School Photo, Glenis
The Tao of the Black Plastic Comb
by Glenis Redmond

Bless my bad ideas and butt whippings:
the black plastic combs passed out on picture day.
Bless my taking the comb and listening
to the blond haired girl promising: I can make you pretty.
Bless me for wanting to be pretty,
but obviously lost in the whitest of seas
floating on a Kindergarten raft with no sign of help
via a mirror or a black girlfriend to keep me from going astray.
Bless my Ramona the Pest ways, always getting it wrong —
collar and ribbon upturned always at the other end of mama’s, dag nam      your time child.
Bless the five years that I had already spent on this earth
those years already filled with my school girl sense of shame
wearing Pigpen’s dusty aura like a shadow that I could not shake.
Bless mama’s tug of war with each strand.
Bless my tender headedness that matched my heart.
Tender. Nothing, but tender — too tender
for my mama’s heavy hands
that did not know their own strength
pulling each strand on my head through the hot comb,
during this Saturday morning ritual.
Bless her command: don’t let nobody touch your hair.
Bless my ears not hearing.
Bless the brewing of sorrow and regret that are already in my eyes.
Bless the back of the camel broken by the straw.
Bless my backside the day the pictures arrived home,
when my mama saw my hair as what she called,
something the cat drug in.
Bless my eyes and the load they were already carrying.
Bless me a high-strung girl feeling like my families’ punch line,
when they saw my first school photo each laugh felt like a jolt.
Bless how I learned to pocket the hurt in my heart.
Bless this act of survival.
Bless the small tines of the black comb: The teeth. The bite
that every hand is not a helping one.
Bless the little white girl that did not see my beauty.
Bless me for not seeing my beauty —
the years it took for me to unlearn self-loathing
and not one hair on my head that needed touching.
Bless this little girl within me waiting
to come back to this picture with a smile
seeing myself as cute and lovable
with sandalwood smooth skin and the deepest amber eyes
scrying already like a poet.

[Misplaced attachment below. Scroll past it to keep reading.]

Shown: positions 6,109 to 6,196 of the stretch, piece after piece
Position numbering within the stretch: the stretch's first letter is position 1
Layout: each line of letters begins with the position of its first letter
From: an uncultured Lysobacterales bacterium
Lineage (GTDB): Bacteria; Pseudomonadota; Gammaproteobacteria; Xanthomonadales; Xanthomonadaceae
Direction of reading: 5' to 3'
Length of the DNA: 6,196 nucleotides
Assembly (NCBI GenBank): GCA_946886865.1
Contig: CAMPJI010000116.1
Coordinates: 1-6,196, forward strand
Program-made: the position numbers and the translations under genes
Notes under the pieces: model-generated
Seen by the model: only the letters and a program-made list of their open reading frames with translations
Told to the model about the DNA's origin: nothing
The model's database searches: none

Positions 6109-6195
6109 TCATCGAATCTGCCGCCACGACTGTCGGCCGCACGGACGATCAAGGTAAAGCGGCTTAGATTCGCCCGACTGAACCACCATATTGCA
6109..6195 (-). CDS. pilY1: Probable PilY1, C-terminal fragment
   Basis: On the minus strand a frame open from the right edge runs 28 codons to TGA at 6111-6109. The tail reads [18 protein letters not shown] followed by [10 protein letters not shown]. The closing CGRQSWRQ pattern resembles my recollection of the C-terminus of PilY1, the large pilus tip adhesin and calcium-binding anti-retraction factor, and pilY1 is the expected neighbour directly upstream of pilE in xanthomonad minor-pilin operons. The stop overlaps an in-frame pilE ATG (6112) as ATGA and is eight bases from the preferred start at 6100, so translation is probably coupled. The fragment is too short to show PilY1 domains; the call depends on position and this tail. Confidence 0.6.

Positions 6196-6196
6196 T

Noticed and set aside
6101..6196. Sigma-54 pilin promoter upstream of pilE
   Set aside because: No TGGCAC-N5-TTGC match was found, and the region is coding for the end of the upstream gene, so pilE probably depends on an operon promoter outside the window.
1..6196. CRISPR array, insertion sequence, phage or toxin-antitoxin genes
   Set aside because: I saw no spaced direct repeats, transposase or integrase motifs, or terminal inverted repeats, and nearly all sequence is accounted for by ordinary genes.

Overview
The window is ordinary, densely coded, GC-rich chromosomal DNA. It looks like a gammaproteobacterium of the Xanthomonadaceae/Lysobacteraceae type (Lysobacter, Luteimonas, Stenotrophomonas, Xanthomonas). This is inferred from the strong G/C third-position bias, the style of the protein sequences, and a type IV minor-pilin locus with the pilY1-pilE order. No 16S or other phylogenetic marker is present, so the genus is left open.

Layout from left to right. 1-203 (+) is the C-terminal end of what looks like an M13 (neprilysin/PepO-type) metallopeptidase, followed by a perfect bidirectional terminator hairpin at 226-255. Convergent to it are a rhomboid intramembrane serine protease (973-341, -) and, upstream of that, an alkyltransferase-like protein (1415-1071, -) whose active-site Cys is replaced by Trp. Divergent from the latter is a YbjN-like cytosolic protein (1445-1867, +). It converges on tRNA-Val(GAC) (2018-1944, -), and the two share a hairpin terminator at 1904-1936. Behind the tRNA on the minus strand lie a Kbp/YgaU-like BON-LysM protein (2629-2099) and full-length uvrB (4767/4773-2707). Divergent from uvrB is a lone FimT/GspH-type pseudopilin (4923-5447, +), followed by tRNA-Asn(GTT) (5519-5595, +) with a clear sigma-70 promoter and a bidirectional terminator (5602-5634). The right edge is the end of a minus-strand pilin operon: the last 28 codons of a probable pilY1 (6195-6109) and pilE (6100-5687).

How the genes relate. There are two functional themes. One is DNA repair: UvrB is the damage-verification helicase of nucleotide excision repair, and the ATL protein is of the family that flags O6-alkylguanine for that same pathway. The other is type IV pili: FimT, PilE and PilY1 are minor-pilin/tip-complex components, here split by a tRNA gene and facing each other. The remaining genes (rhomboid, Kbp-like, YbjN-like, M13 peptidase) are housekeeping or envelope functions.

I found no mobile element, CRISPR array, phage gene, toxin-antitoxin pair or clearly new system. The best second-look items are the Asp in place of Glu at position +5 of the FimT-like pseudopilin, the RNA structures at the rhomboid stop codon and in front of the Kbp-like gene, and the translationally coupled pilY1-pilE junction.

Bless my little girlself waiting for my return
to make the connection between then
and now: my hair now loc’d and woven
wrapping myself with both forgiveness and release.

PHOTOGRAPH: Glenis Redmond, Washington State Elementary School, age 5.

NOTE FROM THE AUTHOR: For the last few years in my writing, I have been doing a lot work around forgiveness in order to let go of the shadows and ghosts of the past. One of my favorite poems is the “Little Blue Eye Glasses” by Louise Erdrich. This poem gave me the idea for my title, “The Tao of the Black Plastic Comb.” Silver Birch Press’s call for a poem addressing a school photo gave me the permission that I needed to talk to my five-year-old self. Instead of looking back with shame, I embraced Lucille Clifton’s gaze in her poem “Blessing the Boats.” This lens allows me to bless the hardships in my life instead lamenting them. The black comb stands as a concrete object, but also as metaphorical entry point that leads to my own understanding and self-forgiveness. The poem offers no easy resolve, but offers opportunity for me to bear witness to my little girlself that begins a process of acknowledgement, affirmation, and release.


ABOUT THE AUTHOR: Glenis Redmond is the Poet-in-Residence at The Peace Center for the Performing Arts in Greenville, South Carolina, and at the State Theatre in New Brunswick, New Jersey. In 2014 she served as the Mentor Poet for the National Student Poets Program. She prepared the five National Student Poets to read at the Library of Congress, the Department of Education and for the First Lady, Michelle Obama, at The White House. Glenis is a Cave Canem Fellow and a North Carolina Literary Fellowship Recipient and a Kennedy Center Teaching Artist. She helped create the first Writer-in-Residence at the Carl Sandburg Home National Historic Site in Flat Rock, North Carolina. Glenis is also a full-time road poet, performing and teaching poetry across the country.